You can find a wrist brace, which is sometimes called a splint, in most drug stores. Or an occupational therapist can make one for you. When you put on the brace, you’ll want it to be snug, but not too tight. You want to make sure you don’t put even more pressure on your carpal tunnel.

Does A Brace Really Work?

It depends. They’re generally most helpful for folks who have mild to moderate carpal tunnel syndrome. People who use one tend to report that their symptoms last for a shorter period of time. They also feel less numbing, tingling, and burning in their wrists when they wake up.

And remember, there’s no such thing as the perfect brace. It might help to try different brands and see if they ease your pain. You may not see lasting results for up to 3-4 weeks.

Will Pain Relievers Help?

For some people, NSAIDs (nonsteroidal anti-inflammatory drugs) relieve the pain and swelling of carpal tunnel syndrome. You can buy these over the counter at your drug store. Common ones include:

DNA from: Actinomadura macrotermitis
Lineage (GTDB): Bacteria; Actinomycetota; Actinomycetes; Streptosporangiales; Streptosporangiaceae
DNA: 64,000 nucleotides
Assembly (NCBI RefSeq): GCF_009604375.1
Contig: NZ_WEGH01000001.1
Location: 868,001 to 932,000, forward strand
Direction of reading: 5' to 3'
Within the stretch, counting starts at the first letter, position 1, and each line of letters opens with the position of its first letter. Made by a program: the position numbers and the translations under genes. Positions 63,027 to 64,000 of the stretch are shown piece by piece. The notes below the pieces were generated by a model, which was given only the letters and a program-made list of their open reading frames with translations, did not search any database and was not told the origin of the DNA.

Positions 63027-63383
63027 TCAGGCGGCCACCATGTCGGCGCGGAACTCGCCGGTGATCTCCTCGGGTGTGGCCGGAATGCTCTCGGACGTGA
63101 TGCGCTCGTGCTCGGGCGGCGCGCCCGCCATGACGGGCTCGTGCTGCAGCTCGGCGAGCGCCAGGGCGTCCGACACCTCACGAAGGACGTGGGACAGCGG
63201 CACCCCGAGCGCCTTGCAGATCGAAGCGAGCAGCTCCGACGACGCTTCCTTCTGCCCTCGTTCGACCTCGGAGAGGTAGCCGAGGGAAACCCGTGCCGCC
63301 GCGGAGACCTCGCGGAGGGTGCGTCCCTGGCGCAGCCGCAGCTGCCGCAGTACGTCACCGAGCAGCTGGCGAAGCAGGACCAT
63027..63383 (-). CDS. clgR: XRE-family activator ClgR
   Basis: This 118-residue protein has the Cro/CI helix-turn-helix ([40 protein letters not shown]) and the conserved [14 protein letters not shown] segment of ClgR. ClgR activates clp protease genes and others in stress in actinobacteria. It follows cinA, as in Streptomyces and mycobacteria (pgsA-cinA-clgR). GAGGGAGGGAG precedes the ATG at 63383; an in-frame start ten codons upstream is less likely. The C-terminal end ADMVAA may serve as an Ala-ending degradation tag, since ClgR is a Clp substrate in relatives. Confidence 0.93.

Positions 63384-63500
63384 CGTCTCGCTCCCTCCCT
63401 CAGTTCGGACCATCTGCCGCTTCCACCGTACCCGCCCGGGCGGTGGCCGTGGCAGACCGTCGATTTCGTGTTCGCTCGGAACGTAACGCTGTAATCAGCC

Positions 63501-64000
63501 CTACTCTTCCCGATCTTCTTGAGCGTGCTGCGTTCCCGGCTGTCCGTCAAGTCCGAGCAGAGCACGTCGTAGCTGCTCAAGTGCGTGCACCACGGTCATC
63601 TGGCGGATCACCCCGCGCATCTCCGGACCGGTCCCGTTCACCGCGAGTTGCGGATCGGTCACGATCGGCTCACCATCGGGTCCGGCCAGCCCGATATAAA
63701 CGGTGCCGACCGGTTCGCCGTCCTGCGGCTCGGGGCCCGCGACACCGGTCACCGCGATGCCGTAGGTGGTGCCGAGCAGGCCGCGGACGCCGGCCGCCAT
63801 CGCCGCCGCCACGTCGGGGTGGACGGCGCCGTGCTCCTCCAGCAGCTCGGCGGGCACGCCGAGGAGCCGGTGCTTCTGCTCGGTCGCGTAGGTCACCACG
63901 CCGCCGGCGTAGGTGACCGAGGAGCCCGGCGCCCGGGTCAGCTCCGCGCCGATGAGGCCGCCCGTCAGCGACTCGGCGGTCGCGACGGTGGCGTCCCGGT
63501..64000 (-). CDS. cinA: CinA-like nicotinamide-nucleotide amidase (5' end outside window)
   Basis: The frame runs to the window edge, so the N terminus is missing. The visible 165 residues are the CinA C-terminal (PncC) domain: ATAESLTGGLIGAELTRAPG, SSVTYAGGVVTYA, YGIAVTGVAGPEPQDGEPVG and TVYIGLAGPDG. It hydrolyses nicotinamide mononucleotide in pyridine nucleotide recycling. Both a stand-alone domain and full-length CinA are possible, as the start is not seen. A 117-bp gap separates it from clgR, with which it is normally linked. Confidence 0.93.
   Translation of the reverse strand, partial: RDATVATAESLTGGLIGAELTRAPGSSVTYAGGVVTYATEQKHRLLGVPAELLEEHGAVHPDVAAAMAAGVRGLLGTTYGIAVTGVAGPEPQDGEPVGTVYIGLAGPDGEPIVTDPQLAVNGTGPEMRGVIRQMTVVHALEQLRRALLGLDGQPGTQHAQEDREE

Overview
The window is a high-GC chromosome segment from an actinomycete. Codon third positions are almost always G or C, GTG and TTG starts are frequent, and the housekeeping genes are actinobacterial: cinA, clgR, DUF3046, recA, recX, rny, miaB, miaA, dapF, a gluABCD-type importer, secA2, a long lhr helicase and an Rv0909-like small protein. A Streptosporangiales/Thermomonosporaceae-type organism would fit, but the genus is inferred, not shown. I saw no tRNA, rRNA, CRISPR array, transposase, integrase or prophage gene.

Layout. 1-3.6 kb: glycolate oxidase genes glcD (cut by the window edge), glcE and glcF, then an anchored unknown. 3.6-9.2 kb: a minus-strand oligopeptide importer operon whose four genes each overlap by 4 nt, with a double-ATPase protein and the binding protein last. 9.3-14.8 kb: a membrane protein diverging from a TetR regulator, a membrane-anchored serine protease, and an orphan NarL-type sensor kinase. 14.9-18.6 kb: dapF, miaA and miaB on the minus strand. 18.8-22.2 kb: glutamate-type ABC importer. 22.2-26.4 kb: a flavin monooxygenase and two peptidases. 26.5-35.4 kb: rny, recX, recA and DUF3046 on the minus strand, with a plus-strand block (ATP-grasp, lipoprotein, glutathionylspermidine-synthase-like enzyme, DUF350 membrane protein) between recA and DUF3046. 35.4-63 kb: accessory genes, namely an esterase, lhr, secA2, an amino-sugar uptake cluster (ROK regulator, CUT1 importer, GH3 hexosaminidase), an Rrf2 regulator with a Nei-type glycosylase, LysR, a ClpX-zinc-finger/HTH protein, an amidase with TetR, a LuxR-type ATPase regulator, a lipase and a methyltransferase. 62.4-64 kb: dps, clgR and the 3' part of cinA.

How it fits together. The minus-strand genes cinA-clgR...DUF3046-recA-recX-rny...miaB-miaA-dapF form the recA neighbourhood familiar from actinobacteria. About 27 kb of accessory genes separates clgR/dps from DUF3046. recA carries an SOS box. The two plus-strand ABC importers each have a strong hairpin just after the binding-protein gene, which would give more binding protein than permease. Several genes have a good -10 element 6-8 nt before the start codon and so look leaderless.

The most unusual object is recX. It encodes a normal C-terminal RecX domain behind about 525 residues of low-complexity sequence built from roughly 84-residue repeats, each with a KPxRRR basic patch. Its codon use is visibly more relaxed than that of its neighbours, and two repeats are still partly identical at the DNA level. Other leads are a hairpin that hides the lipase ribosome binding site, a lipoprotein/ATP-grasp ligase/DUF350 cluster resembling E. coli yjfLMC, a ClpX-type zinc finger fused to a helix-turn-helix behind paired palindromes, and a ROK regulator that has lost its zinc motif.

• Aspirin
  • Ibuprofen (Motrin, Advil)
  • Naproxen (Naprosyn, Aleve)

While these medicines can help, they won’t cure your condition. At best, they may provide short-term relief as you try other treatments, like a wrist brace and changes to your daily routine.

What Can Make Carpal Tunnel Syndrome Worse?

As you go about your day, try to find ways to take pressure off your wrist. Here are some things to keep in mind:

  • Avoid bending you wrist all the way up or down. A more neutral position in the middle of your range of motion is best.
  • Keep your hands warm. Cold hands can make your pain and stiffness even worse.
  • Give your hands and wrists a break as often as you can. Try not to overuse them
  • Switch up your tasks when possible to avoid repeating the same motions over and over
  • Lighten up. When it comes to tools and keyboards, more relaxed grips and motions reduce tension.